The history of the North Atlantic cod stocks is one of over-exploitation and very slow recovery. In fact, the cod have collapsed twice in the past 150 years with the first event starting in the early 1800s due to warming/ocean current changes added to increasing exploitation. This crash bottomed out in the late 1800s with the highest point of recovery coming in the late 1940s. Almost full recovery did occur though, (albeit after 60 years), but the collapse was only down to 40% of the natural stock level. 40% represented a still substantial and fairly healthy population of cod which not only grew back to near former levels but was also able to sustain significant landings

The fisheries collapse is a classic resource crash because fish were the reason the Portuguese first came to the New World. It is probable they were on the Grand Banks (and therefore Newfoundland) by the mid-1400s, well ahead of Columbus.

But after WWII, fishing activity intensified and human pressure drove the cod into decline. Peak landings occurred in 1968 at 3 times the 100 year average. By the early 1990s, stock biomass had collapsed to 3% of natural levels and large scale fishing was ordered suspended as over-fishing had pushed the cod to critically low levels.

In 2010 stocks had recovered to only 8% of their natural level and landings were only 5% of their 100 year average. This has inflicted a huge economic and social loss on fishing communities and provides a vivid lesson in how not to manage a renewable resource. Recovery takes far longer than exploitation and in many cases of environmental degradation, full recovery never happens.

Blame for the cod catastrophe can be shared by everyone but, in this case, foreign fleets accounted for 80% of the harvest and were completely unregulated. The reason industrial fleets from Spain, Portugal and the Iron Curtain Baltic countries travelled great distances to the Grand Banks was their own fisheries had been greatly diminished by over-exploitation. They were merely moving on the next greenest field.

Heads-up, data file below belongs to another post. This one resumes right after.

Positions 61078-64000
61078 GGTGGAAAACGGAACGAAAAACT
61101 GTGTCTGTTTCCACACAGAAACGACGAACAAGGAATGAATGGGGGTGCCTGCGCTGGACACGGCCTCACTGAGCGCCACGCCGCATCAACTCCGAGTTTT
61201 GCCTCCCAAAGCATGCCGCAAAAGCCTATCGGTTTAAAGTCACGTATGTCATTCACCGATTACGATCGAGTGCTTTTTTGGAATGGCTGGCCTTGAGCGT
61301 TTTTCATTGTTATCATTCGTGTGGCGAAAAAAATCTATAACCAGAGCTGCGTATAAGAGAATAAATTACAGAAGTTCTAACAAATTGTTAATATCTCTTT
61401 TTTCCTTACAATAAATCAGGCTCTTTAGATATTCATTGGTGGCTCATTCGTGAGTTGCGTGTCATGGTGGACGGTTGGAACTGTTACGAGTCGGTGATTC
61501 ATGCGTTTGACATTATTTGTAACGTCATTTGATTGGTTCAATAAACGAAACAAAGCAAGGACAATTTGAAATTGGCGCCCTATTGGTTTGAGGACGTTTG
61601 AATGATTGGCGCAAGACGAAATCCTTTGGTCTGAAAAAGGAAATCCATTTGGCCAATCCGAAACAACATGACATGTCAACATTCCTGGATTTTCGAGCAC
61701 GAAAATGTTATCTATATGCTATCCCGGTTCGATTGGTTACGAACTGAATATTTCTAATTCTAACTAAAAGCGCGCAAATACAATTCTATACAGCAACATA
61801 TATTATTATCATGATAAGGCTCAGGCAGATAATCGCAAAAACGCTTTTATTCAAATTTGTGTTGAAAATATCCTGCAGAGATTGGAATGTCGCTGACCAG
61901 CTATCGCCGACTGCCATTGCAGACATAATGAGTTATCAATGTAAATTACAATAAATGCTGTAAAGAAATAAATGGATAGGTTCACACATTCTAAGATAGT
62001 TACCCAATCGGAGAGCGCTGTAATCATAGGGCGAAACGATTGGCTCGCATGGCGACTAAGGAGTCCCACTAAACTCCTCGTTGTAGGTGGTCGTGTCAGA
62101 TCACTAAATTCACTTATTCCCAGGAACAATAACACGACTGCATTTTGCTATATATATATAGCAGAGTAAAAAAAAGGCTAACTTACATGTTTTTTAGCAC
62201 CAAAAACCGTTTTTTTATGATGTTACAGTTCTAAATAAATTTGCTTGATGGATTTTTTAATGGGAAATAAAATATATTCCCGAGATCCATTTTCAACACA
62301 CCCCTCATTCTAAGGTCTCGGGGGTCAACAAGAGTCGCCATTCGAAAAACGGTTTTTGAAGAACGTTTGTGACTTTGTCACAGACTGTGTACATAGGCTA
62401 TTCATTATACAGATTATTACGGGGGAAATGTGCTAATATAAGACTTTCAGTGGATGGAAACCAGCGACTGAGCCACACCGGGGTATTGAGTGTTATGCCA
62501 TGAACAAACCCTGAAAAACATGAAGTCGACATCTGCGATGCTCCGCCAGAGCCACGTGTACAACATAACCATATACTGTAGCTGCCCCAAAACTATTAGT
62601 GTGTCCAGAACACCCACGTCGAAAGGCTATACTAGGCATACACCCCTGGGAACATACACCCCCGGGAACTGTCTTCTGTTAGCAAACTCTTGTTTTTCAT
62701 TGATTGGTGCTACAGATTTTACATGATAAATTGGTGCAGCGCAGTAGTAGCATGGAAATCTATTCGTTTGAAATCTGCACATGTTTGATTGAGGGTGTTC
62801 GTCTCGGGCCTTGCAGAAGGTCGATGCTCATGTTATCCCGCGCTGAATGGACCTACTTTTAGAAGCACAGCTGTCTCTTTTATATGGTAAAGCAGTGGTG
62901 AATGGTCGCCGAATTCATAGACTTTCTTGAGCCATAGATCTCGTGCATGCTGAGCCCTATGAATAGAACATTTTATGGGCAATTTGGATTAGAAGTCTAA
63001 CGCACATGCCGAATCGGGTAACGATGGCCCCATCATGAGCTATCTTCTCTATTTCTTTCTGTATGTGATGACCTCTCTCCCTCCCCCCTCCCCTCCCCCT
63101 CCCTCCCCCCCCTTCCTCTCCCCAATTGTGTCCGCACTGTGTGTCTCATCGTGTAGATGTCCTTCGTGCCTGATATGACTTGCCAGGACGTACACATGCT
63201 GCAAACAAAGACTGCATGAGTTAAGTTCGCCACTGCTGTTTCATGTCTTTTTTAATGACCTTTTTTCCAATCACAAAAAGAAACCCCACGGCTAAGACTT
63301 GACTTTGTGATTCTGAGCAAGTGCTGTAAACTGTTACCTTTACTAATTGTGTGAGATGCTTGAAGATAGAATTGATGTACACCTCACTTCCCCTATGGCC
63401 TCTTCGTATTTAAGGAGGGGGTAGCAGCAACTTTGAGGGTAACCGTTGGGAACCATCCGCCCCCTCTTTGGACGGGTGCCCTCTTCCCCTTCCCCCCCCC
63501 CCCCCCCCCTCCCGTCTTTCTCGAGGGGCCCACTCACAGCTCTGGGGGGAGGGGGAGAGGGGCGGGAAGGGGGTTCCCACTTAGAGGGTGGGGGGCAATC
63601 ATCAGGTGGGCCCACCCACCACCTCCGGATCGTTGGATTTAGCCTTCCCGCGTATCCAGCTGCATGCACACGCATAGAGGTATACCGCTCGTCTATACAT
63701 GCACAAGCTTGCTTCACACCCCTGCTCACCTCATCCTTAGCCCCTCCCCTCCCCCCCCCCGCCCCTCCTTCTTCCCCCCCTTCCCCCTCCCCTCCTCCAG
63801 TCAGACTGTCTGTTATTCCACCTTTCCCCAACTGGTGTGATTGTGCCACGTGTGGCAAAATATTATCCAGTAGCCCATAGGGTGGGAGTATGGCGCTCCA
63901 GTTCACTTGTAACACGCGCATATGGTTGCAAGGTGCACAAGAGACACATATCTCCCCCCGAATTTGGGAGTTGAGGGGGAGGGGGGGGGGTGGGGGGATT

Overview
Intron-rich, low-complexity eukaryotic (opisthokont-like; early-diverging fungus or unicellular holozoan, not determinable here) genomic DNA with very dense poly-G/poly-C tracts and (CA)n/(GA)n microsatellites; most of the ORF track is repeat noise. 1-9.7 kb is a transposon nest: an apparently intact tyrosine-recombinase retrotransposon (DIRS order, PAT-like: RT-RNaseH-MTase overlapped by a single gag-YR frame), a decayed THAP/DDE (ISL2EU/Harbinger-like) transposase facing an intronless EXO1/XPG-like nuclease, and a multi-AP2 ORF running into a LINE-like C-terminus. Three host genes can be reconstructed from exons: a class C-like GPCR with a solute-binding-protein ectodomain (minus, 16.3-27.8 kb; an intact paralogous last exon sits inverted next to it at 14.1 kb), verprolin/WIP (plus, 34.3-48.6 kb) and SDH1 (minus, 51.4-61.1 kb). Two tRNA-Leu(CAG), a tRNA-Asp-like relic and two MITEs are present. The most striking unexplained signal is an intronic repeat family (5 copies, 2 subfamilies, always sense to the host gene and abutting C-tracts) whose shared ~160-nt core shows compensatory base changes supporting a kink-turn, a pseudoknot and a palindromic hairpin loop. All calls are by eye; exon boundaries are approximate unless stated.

The cod in Iceland’s waters had also come under severe pressure during the same period but Iceland’s Fisheries Ministry reacted more quickly on the recommendations of their scientific experts. Even then, scientists from the Hafrannsoknastofnunin (Marine Research Institute) were under considerable pressure from commercial interests to allow higher levels of harvest. The combined motivations of greed and immediate need are present in all resource management conflicts. Usually the motivation of desperation wins out over long term planning and the interests of following generations.

Canada’s cod experience is being mirrored all over the world with many fisheries under extreme stress. Many humans are desperate for the income and food provided by the sea and many have no other options. In addition, climate change is altering water temperature and currents so that feeding and breeding grounds patterns are changing. Acidification of the oceans is another source of pressure for many food stocks.

Fisheries science is now far ahead of even what it was 20 years ago and our understanding of what a natural marine eco-system looks like is radically different from that which we envisioned 50 years ago. Most governments and international organizations are paying increasing attention to their scientific advisors and setting regulations accordingly. However, there is a great deal of unregulated fishing and ocean stocks continue to decline.

Pressure on marine life is as great as ever and recovery remains an open question in a world of expanding human numbers and changing environment.

Fisheries - Reference

Subject MatterSource